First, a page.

Although sevusevu ceremonies are not usually held in urban areas, you might be able to attend one if you’re travelling to one of the island’s little settlements off the main route. You must choose a gift or token to take beforehand. Kava root is a widely used herb that can be found in most stores.

When you visit a new community, as part of the sevusevu ceremony, you should ask to see the chief and then give them your gift. As part of the greeting ritual, if you have brought kava root, they might prepare it into a tea that is then shared by everyone.

Top welcome rituals from around the world
Top welcome rituals from around the world

Fragrant Omani Coffee and Incense.

Another nation that values hospitality highly is Oman. If you enjoy coffee, you’ll be happy to learn that a typical Omani greeting include enjoying a freshly prepared cup.

Arabic coffee, also called Qahwa in the local vernacular, is usually provided to visitors in Omani houses and is frequently flavored with cardamom, cloves, and saffron. Its taste and aroma will make you feel welcome right away.

Along with your coffee, you might receive some delectable snacks like dates, almonds, and locally baked pastries. In exchange, it’s customary in many parts of the nation to give your hosts a gift of incense historically, frankincense shortly before you depart.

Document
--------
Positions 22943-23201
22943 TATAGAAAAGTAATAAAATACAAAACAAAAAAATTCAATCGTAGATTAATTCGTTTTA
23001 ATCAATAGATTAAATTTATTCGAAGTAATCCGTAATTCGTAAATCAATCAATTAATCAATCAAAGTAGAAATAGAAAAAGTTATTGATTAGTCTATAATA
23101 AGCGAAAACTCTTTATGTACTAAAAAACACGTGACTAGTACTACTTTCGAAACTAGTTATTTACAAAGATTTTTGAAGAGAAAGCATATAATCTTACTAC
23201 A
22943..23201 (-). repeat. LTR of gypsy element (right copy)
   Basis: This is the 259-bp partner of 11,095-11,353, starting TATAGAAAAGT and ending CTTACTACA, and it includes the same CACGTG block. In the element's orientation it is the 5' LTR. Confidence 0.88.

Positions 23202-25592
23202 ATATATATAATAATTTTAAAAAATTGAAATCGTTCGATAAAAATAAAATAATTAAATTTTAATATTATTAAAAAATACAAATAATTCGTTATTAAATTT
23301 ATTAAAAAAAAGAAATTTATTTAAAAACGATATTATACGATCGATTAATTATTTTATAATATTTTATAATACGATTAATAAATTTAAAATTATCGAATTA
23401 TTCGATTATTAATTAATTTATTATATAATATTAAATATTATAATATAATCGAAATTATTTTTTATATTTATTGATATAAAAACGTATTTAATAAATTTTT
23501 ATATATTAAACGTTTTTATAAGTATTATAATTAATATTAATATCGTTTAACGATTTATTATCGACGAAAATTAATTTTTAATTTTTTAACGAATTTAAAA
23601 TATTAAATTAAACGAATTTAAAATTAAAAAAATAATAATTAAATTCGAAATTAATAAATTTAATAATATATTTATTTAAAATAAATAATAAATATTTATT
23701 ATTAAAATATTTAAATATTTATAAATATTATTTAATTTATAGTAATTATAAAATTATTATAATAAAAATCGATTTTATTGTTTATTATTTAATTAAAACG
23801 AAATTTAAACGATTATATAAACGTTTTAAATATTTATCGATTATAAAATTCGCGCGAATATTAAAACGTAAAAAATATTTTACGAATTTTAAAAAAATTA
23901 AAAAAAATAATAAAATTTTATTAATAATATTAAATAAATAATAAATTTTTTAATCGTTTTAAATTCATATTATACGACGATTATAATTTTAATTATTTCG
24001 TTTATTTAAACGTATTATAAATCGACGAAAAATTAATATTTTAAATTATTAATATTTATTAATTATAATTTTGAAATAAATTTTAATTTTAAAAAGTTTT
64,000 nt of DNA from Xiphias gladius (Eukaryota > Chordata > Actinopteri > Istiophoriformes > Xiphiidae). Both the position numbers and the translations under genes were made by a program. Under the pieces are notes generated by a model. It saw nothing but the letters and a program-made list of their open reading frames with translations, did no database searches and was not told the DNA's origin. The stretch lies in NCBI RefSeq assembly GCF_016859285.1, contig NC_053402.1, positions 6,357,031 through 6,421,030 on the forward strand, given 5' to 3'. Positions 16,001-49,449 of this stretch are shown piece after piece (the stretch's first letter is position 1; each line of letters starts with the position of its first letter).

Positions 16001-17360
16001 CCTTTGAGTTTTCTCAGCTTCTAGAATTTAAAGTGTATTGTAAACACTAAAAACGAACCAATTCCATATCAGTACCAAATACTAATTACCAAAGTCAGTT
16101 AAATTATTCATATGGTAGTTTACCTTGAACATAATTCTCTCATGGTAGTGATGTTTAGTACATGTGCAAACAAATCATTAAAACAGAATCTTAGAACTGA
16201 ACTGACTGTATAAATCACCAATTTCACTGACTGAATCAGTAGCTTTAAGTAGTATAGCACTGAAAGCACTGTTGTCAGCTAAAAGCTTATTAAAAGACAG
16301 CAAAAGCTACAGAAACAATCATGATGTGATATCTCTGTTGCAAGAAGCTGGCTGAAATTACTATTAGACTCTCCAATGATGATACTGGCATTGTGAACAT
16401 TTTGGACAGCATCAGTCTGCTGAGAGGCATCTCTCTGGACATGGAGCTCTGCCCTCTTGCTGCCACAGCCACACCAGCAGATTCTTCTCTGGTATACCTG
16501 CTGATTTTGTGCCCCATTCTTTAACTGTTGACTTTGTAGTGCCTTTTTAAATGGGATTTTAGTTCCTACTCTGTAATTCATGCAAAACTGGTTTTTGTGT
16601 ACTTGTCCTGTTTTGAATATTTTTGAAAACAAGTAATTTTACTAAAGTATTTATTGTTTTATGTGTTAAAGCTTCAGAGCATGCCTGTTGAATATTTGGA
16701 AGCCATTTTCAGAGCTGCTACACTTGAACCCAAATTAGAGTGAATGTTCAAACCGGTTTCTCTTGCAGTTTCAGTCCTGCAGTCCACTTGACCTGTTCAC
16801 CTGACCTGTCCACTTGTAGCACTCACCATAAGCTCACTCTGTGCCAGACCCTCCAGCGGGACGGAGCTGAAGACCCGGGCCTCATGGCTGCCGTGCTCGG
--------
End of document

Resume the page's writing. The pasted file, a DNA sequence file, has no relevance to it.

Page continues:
Australian Aboriginal “Welcome to Country”

During an Aboriginal culture event in Queensland, Australia, Yirrganydji Aboriginal men perform traditional music on a didgeridoo and wooden instrument. Indigenous cultures in Australia have a long-standing tradition of politely greeting guests. For generations, the “Welcome to Country” ceremony served as the accepted etiquette for non-Native individuals seeking safe passage across Aboriginal or Torres Strait Islander territory.

Currently, the Welcome to Country tradition gives guests a chance to respect Aboriginal culture and lifestyles. It usually starts a conference or function, and it can include anything from a speech to singing or dance.

In Australia, another welcome custom that non-natives might follow is the “Acknowledgment of Country,” which is appropriate while gathering on Aboriginal land.

India’s Royal Welcoming Ceremony.

Indians have lived by the proverb “Atithi Devo bhava” for generations, which translates to “the guest is equivalent to god.” Not one Indian hospitality custom is cosier and friendlier than the welcome ceremony.

Expect to be greeted with ritual items when you enter a heritage hotel or palace: a lamp to light the way (a throwback to an era before electricity), a garland of fresh flowers to symbolize goodwill, and a tilak made of vermillion and turmeric painted on your forehead.

You don’t need to be a member of the royal family to take pleasure in this welcoming custom in India, despite its name. This ritual, which was once only performed for the most esteemed members of society, is still widely performed at establishments like Rajasthan’s Umaid Bhavan and Taj Rambagh Palace, bringing a touch of warmth and tradition to your stay.